View Full Version : Alcohol free Tinctures

01-04-2009, 12:57 AM
This is a Phoenix-thread (http://forum.alchemyforums.com/showthread.php?t=7) from the old site (http://alchemy-forums.forumotion.com/forum.htm) created by Arcanium.

The other day when was reading a magazine I came across an article about using vegetable glycerin in place of high proof alcohol to make medical tinctures from our green lion. The basic procedure that was used was simply soaking the plant material in a jar for two months and then straining it leaving only the liquid. I was hoping to starting experimenting with this in a couple of weeks to see if it could be used in alchemy. In the mean time I just wanted to hear any of your thoughts about it. Unfortunately I can't upload but I can answer any questions about the article. The article was really simple. It only had the procedure itself, information that only pertained to plant itself (strains to use etc.), and testimony. If I'm able to I'll upload the information itself. I'm thinking this most likely won't work. The only reason I believe it works in the article is because the components in our green lion are fat soluble. I'm not familiar the properties of plants to know if this will work on any thing else, if any one can answer this I would greatly appreciate it. An interesting side not is that vegetable glycerin is used in cough syrup so I'll be looking into it's purpose in that and seeing if there is any value to it be itself.
I've never thought of that. I suppose it should work, but straining the mess might prove to be troublesome since glycerin is a decently thick liquid. This isn't too much of a problem if you use a pressing device to squeeze out all the remaining goodies after most of the glycerin has been strained (use a high mesh stainless steel strainer, or just buy one of those stainless steel tea balls and take it apart - you'll have two decent strainers then).

I suppose it would be best to put all this in a flask or glass jar and heat it gently (40c or less) for a few weeks. This should help the extraction process, and also convert some of the lesser gold to mature gold (or was it the other way around)?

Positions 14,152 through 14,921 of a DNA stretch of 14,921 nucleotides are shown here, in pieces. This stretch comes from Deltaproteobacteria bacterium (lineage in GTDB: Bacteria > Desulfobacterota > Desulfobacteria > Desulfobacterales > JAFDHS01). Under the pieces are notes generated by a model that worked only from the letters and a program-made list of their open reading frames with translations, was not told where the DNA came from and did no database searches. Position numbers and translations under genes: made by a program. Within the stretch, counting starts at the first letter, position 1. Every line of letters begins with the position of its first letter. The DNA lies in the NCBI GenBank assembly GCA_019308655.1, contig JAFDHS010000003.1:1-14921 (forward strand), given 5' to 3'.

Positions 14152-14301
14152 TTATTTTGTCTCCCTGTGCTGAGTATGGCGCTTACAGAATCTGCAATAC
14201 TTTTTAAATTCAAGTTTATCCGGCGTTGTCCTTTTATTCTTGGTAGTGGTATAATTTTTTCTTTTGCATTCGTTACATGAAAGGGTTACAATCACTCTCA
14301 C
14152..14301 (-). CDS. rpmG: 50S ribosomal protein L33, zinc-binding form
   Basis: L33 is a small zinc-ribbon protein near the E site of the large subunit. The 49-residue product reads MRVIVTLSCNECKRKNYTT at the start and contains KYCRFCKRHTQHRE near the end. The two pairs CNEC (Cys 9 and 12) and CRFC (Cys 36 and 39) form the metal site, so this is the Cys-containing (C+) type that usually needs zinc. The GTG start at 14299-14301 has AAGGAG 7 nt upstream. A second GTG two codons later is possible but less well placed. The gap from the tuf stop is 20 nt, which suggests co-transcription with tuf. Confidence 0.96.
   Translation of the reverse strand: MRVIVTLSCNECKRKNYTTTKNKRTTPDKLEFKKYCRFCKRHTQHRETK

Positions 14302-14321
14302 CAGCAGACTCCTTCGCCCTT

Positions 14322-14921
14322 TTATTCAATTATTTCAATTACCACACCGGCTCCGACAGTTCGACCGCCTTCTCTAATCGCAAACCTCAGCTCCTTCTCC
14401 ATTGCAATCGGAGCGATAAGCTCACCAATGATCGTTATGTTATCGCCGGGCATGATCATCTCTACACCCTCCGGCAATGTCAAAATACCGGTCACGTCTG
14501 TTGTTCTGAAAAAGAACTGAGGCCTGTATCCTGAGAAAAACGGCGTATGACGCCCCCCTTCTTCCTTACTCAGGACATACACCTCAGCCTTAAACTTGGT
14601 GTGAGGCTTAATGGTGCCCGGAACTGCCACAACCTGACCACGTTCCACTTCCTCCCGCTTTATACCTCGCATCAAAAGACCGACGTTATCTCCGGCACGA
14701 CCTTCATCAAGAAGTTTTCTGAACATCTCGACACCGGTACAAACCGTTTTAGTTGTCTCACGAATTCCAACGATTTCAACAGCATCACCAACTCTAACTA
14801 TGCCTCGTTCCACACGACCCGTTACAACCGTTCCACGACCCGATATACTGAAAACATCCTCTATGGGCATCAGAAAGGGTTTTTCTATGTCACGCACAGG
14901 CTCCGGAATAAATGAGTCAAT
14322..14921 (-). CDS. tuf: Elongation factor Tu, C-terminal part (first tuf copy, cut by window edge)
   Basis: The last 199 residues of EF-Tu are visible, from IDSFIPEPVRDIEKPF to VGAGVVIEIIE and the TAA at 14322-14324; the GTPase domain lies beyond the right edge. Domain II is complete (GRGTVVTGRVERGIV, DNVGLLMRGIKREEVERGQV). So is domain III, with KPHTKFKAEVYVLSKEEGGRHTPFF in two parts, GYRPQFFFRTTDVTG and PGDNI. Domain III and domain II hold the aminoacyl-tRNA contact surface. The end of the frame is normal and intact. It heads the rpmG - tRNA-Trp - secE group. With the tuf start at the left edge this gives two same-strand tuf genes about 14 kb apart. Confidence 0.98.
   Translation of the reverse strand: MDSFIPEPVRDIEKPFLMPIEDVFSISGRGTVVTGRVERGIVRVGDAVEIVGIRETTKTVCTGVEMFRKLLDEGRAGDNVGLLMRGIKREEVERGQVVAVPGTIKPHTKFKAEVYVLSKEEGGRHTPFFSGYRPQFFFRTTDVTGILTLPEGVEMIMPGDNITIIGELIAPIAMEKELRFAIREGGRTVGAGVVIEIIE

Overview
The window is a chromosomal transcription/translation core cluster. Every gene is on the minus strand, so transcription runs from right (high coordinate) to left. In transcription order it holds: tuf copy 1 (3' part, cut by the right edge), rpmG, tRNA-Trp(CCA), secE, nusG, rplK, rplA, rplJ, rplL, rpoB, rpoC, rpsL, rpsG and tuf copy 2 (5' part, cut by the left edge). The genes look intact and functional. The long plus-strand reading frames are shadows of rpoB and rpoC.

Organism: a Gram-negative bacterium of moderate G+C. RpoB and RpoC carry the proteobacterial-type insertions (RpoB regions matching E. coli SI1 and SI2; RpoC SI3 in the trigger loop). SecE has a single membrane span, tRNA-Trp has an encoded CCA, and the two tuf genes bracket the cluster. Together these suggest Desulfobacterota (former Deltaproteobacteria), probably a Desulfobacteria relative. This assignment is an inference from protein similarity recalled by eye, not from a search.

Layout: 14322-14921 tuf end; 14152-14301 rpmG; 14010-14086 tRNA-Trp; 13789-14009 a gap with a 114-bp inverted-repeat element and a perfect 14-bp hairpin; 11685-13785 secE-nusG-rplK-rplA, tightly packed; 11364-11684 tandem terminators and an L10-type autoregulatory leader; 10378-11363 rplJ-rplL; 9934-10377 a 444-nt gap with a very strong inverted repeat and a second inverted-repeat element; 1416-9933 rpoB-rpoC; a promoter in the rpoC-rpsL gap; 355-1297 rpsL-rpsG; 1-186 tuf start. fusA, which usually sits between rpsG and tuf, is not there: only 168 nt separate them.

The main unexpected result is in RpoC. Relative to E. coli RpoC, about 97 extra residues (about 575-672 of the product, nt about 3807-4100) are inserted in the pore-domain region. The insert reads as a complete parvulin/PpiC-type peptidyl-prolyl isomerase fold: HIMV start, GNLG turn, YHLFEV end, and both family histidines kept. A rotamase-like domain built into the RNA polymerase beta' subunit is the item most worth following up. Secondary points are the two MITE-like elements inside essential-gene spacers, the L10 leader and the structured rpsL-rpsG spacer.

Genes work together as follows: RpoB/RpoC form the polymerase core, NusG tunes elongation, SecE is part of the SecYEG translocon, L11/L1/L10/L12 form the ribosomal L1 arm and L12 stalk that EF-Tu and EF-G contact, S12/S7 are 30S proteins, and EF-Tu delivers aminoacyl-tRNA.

Of course, what's most interesting about this is glycerin is a fatty oil, so the gold laden glycerin should be orally active in this state - which is not exactly the case with alcohol extracts. I will give it a try sometime. I noticed a bottle of glycerin laying on a shelf a few days ago. As I was walking by it I thought to myself: "I wonder what I could use this for?" Seems like the answer came to me!

I suppose it would be best to use the term, "our green lion," or "our living plant," to describe this matter. I hope you don't mind, but I went ahead and made the specific changes to your original post. Now nobody will be none the wiser!

Also, it should work for other plants too, but the only catch is this: the actives must also be fat soluble, just like those in our green lion.
What advantage would the vegetable glycerin have over aqua vitae? The reason the latter is the most commonly used solvent for this purpose is that it dissolves almost everything in there, which probably includes more than just the chemicals you want, but there are other techniques of re-extracting those.

Keep in mind the risk of decomposition with certain solvents. Chloroform, for instance, has been shown to cause much more rapid decomposition of the desired substance than aqua vitae.

As vegetable glycerin is a nonpolar solvent, and, really, any nonpolar solvent will attract the lion, it should work... but, as BeautifulEvil said, removing it might be an issue. I'm just not sure what the advantage would be, when aqua vitae does quite well.

Also... two months is kind of a lot. If you're doing it at room temperature, two weeks is standard... one alchemist who showed me his method used isopropyl alcohol and left it in the freezer overnight only -- he explained that by keeping it at a temperature well below the freezing point of water but above the freezing point of the isopropyl alcohol, it prevents the water-soluble parts from dissolving. Another very powerful method is to reflux the plant for, say, two hours. Refluxation is a little more dangerous, of course... you'd need ventilation, a fire extinguisher, and to be able to sit with it for the two hours in case something goes wrong. But, the extraction will be damn near complete when done that way... after you strain the plant matter, wash it twice to collect any that remains in it before drying.